About a third of the fruits and vegetables produced worldwide are never consumed, and I am partly to blame.
It was a habit so inconspicuous and ingrained in me that I never realised it - until I was shown a clip from BBC One's Hugh's War On Waste, in which mountains of carrots were discarded each day for being "ugly" or less than perfect.
While it is a seemingly outrageous act, food producers are inadvertently forced to do this because of consumer demand for aesthetically pleasing food.
An Electrolux survey of 1,000 Singaporeans showed that 83 per cent would only buy fruits and vegetables that looked fresh and good, a sufficient indicator that even local supermarkets are subject to the same pressure to sell only perfect-looking produce.
Last Tuesday's article ("Food waste: E-book's food for thought") reported that 790,000 tonnes of food were wasted last year in Singapore alone.
While there are many causes of food wastage, much of it comes from the rejection of "ugly" but still nutritious and edible produce, solely for their apparent loss of value.
This is something most of us unwittingly contribute to. Given a choice between perfect and less-than-perfect produce priced exactly the same, there would be little reason to choose the latter.
Other countries have had success with reducing this wastage by selling misshapen (but equally edible) fruits and vegetables at a lower price, incentivising customers to purchase such produce.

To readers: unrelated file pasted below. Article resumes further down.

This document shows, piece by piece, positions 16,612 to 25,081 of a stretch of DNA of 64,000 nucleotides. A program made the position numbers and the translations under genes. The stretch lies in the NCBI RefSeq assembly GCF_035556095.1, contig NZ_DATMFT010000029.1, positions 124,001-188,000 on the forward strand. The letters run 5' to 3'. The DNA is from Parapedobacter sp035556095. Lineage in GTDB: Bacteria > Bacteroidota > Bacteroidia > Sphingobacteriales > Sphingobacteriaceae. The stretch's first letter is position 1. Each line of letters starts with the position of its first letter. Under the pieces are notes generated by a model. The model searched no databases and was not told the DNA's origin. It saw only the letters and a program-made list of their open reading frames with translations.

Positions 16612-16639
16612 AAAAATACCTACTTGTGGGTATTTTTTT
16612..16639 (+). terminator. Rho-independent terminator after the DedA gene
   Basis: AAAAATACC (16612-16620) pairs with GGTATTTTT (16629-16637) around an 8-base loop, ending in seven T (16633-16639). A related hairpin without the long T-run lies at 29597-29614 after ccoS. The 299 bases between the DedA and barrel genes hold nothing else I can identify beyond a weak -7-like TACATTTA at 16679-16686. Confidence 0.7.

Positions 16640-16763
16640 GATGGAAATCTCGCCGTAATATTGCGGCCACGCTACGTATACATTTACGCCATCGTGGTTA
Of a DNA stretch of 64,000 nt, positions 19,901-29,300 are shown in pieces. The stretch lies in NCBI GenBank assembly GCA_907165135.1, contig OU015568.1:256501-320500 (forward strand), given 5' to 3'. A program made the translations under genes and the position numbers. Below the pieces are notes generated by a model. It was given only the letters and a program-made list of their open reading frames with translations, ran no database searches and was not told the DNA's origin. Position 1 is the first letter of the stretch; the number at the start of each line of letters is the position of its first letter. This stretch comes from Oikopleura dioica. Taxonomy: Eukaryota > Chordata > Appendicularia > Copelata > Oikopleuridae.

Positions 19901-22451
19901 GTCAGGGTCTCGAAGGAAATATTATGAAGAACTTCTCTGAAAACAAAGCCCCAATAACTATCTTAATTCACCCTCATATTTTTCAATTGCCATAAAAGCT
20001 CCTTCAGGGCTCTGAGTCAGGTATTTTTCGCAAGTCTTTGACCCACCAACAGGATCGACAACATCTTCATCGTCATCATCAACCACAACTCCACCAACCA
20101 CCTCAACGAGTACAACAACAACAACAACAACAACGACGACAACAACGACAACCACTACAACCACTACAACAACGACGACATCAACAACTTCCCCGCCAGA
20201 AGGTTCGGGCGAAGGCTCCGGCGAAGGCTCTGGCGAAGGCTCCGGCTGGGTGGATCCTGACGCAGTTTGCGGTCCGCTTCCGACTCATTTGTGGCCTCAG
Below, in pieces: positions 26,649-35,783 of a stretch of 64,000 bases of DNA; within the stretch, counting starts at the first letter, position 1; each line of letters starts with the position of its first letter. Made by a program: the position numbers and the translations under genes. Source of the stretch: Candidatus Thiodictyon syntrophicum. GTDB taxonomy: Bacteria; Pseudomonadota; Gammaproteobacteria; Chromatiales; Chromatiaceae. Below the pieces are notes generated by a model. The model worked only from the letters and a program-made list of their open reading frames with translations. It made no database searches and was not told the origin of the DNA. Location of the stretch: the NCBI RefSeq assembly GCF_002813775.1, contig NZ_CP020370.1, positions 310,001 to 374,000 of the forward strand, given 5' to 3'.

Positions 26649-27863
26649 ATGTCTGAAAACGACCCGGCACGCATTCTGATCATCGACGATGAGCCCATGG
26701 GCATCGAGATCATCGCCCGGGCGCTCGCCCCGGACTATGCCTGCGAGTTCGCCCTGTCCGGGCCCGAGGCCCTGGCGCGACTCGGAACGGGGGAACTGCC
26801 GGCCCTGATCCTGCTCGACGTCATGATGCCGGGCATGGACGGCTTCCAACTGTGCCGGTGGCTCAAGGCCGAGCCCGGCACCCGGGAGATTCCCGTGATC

Intermarche, a French supermarket chain, has had success in marketing so-called "inglorious fruits" by selling them 30 per cent cheaper to curb food wastage and to raise awareness of the matter.
Singapore can afford to do the same, and there is little to lose - the profit per piece of misshapen fruit may be relatively lower, but the alternative - tossing them out - results in a complete loss.
While it is the consumers' preferences that need to be changed, supermarkets need to kick-start this change by encouraging it.
For many, such food wastage is not intentional - bringing the matter to light will encourage many to make the switch willingly, especially if incentivised by a price cut.
The same Electrolux survey showed that a good 65 per cent are willing to purchase such produce at a lower price, which is a good start.
When these fruits and vegetables are turned into dishes, they become indistinguishable from the perfect-looking ones, another reason why aesthetics should matter little.
Ugly produce has the same taste - let's not let them go to waste.
Jonathan Chew Wei En